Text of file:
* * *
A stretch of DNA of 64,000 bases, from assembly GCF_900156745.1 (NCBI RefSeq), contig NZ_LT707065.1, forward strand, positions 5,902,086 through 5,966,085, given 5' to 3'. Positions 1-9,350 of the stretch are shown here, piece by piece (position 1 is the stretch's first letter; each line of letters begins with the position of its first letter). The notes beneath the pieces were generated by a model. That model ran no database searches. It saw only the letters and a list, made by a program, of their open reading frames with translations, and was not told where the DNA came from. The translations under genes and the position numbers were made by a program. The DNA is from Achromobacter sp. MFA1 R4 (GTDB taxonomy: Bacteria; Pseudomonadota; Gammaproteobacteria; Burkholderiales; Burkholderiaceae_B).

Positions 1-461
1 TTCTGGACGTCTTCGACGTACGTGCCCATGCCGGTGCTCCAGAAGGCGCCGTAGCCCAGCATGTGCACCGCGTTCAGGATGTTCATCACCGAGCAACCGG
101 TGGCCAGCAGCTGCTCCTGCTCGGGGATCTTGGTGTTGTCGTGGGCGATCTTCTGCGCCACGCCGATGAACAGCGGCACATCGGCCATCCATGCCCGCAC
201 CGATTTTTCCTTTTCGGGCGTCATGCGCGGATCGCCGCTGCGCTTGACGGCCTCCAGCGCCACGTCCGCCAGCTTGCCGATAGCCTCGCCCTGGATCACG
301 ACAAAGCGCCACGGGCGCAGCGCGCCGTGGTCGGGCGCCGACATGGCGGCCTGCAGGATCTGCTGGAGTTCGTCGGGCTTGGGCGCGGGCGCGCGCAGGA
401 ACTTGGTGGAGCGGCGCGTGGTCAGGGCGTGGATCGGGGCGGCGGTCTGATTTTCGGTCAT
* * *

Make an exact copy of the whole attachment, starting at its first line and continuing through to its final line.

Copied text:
A stretch of DNA of 64,000 bases, from assembly GCF_900156745.1 (NCBI RefSeq), contig NZ_LT707065.1, forward strand, positions 5,902,086 through 5,966,085, given 5' to 3'. Positions 1-9,350 of the stretch are shown here, piece by piece (position 1 is the stretch's first letter; each line of letters begins with the position of its first letter). The notes beneath the pieces were generated by a model. That model ran no database searches. It saw only the letters and a list, made by a program, of their open reading frames with translations, and was not told where the DNA came from. The translations under genes and the position numbers were made by a program. The DNA is from Achromobacter sp. MFA1 R4 (GTDB taxonomy: Bacteria; Pseudomonadota; Gammaproteobacteria; Burkholderiales; Burkholderiaceae_B).

Positions 1-461
1 TTCTGGACGTCTTCGACGTACGTGCCCATGCCGGTGCTCCAGAAGGCGCCGTAGCCCAGCATGTGCACCGCGTTCAGGATGTTCATCACCGAGCAACCGG
101 TGGCCAGCAGCTGCTCCTGCTCGGGGATCTTGGTGTTGTCGTGGGCGATCTTCTGCGCCACGCCGATGAACAGCGGCACATCGGCCATCCATGCCCGCAC
201 CGATTTTTCCTTTTCGGGCGTCATGCGCGGATCGCCGCTGCGCTTGACGGCCTCCAGCGCCACGTCCGCCAGCTTGCCGATAGCCTCGCCCTGGATCACG
301 ACAAAGCGCCACGGGCGCAGCGCGCCGTGGTCGGGCGCCGACATGGCGGCCTGCAGGATCTGCTGGAGTTCGTCGGGCTTGGGCGCGGGCGCGCGCAGGA
401 ACTTGGTGGAGCGGCGCGTGGTCAGGGCGTGGATCGGGGCGGCGGTCTGATTTTCGGTCAT